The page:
The announcement was made in October 2017 that girls would be welcomed into the Boy Scouts of America. Since then, people have wondered what changes that would bring about. Many questioned if the name would change, and what that might look like. The answer to that question came today, and we’re going to discuss it here.
Scouts BSA is the newly announced name for the older program for youth age 11 to 18. This program isn’t slated to start until February 2019, but the Cub Scout program(still called Cub Scouts) has already had some early adopter Packs sign up some girls this year. The BSA has created new brochures to draw in families, and they are going with the welcoming slogan:
Of course, not everyone is feeling the love for the changes BSA is making to the program, and I wanted to address some of the things I’ve seen on various sites today.
“What about Girl Scouts?”
Naturally, we’ve seen this question asked a lot. As someone who has youth in both Boy Scouts and Girl Scouts, I’m going to address this from what I’ve seen. Not all programs are alike everywhere, and your mileage may vary. I have seen my daughter start in Girl Scouts as a Brownie. She was enthused to have a place to meet with friends, make crafts, sell cookies, and even learn to cook. Our experience in this troop has varied over the years, and now she is a 1st year Senior. They become Seniors in 9th grade. Her current Troop leader works really hard at putting things together for the girls, and Kyrie learned many things under her guidance- including how to sew.
The thing about Girl Scouts is that much of the activities are done with what the girls are interested in. It doesn’t seem to me that the girls in our area are interested in high adventure activities, camping, backpacking, or building fires. When my daughter turned fourteen, she was allowed to join Venturing- the co-ed, high-adventure program for youth ages 14 to 21. Our Boy Scout troop that I was involved in with my son has invited them along on many adventures- rock climbing, skiing, backpacking, and more. My daughter has really enjoyed those activities, and Girl Scouts hasn’t kept up with her interests like Venturing.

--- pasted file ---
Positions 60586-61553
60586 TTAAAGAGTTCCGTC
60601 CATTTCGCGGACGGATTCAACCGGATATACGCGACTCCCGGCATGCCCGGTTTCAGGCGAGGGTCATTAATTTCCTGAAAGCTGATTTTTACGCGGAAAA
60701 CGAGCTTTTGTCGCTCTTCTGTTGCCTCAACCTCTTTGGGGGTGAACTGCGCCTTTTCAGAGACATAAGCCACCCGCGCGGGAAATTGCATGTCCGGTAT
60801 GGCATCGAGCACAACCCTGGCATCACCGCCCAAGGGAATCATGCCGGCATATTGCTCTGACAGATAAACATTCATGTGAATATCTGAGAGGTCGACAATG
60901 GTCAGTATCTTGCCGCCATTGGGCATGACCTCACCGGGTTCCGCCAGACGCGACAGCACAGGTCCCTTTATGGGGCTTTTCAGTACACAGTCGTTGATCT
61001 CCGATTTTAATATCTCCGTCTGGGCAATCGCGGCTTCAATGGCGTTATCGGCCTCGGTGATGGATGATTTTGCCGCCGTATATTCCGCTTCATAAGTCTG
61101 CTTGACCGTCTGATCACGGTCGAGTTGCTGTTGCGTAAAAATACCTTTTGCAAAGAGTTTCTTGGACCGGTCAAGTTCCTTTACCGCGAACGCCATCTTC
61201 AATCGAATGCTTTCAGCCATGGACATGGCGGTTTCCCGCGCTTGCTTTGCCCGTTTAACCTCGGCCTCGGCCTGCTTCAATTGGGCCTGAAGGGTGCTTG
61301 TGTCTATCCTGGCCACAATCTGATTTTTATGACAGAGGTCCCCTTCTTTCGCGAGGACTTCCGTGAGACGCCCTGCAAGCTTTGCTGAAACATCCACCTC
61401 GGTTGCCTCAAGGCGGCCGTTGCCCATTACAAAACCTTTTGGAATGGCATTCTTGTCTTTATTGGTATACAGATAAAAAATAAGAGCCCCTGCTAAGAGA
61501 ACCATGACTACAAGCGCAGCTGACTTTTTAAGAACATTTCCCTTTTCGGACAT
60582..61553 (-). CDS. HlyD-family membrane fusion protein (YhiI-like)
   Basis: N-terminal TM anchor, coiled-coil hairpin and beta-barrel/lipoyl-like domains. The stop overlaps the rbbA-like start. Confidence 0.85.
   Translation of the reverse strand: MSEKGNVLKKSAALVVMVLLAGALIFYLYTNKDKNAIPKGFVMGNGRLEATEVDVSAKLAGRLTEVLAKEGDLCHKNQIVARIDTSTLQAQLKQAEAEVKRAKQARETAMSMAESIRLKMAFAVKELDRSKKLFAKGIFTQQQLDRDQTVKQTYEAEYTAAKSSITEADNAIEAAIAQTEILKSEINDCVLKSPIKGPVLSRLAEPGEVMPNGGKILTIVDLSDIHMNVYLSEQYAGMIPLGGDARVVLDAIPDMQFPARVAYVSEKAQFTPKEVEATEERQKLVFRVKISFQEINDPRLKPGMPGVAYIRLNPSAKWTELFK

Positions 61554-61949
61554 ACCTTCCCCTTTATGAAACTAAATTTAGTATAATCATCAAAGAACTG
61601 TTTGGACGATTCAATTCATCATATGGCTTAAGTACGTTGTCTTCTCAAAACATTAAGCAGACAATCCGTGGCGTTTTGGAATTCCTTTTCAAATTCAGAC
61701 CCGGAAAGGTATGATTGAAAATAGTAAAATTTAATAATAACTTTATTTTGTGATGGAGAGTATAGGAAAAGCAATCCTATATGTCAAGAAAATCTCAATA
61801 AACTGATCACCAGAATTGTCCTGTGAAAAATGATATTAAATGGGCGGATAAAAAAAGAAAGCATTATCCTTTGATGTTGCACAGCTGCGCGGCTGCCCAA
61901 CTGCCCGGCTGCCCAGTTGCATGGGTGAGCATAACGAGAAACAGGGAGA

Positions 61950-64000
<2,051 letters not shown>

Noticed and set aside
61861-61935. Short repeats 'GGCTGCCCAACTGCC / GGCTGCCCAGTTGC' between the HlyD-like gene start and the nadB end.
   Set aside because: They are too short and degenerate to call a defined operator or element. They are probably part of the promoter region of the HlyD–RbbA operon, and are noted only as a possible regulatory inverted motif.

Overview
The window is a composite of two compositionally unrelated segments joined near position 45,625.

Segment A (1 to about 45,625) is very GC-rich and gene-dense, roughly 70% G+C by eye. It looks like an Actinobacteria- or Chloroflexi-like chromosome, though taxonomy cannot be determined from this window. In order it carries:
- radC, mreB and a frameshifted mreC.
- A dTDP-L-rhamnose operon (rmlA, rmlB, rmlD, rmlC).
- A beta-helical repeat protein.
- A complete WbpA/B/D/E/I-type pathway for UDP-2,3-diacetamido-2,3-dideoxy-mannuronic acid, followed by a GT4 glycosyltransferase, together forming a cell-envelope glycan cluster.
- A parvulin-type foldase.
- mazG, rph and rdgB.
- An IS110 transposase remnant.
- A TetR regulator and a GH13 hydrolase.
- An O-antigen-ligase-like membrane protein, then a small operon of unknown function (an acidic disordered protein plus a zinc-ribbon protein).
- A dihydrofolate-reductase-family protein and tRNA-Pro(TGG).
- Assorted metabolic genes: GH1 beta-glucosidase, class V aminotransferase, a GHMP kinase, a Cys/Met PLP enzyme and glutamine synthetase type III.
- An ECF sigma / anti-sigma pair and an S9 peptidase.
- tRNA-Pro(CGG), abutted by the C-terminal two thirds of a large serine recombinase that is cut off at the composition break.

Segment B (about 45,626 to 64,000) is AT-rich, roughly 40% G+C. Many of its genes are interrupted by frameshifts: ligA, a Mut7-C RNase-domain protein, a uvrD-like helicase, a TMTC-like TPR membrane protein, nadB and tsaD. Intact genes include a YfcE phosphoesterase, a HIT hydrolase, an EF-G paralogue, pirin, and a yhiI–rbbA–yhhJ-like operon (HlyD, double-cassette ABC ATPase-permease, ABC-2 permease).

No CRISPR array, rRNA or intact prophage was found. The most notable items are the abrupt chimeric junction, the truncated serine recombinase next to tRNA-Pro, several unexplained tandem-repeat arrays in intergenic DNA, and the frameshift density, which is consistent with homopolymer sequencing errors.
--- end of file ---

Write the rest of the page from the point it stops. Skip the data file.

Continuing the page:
Girl Scouts is a great program, but it seems like the Boy Scouts programming may have more of a draw. The Eagle award seems to be more prestigious than other awards in other programs. I’m not certain as to why that is. I always hear about Eagle awards, and I very rarely hear about Girl Scout Gold awards. I doubt that girls joining Boy Scouts will make the Girl Scouts program go away. There are many girls who enjoy what they do in Girl Scouts.
“Boys need to be taught to be boys”
What does that even mean? Girls have been coming on troop activities with us for many years, and our boys are not less boy because of it. BSA isn’t focused on teaching boys how to be boys anyway. They teach leadership skills, team work, and overcoming obstacles. These are things both boys and girls can learn. They also learn life skills- things like cooking, first aid, personal management, physical fitness, and more.
Girls are going to be their own troops, though, so I don’t see that they’ll be interfering with the safe spaces of boys. On our backpacking trips that have the Venture crew girls along for the ride, the girls do their own thing, and no boys have had to carry their stuff for them(a ridiculous argument I heard today).
My daughter’s first backpacking trip
“Why would you let your girls go camping with boys?”
People seem to think that some bad things are going to happen when you put members of the opposite sex in tents in the wilderness. Let me start by saying that girls and boys aren’t sleeping in tents together. I’ve been on several trips with Boy Scouts and girl Venture crew members. They slept in separate tents in different areas with leaders nearby. I kept a watchful eye out. Again, girls did their own thing and stayed away from the boys for the most part. Two deep leadership in Venturing requires at least one adult(over 21) female to be present. There is no hanky-panky going on. Scouting is co-ed in most countries, with the U.S. being one of the last to get on board, for many years. All the abuse stories I hear seem to come from the U.S., and always involving men. Yet, girls joining scouting seems to be the problem that is signalling the end of times to some.
I, for one, am looking forward to the new changes, and I hope that I’ve shed some light on why this isn’t a terrible thing. Please feel free to leave comments or questions on this controversial issue. Respectful comments will be approved by us, so please remember the Scout law that includes “friendly, courteous and kind.”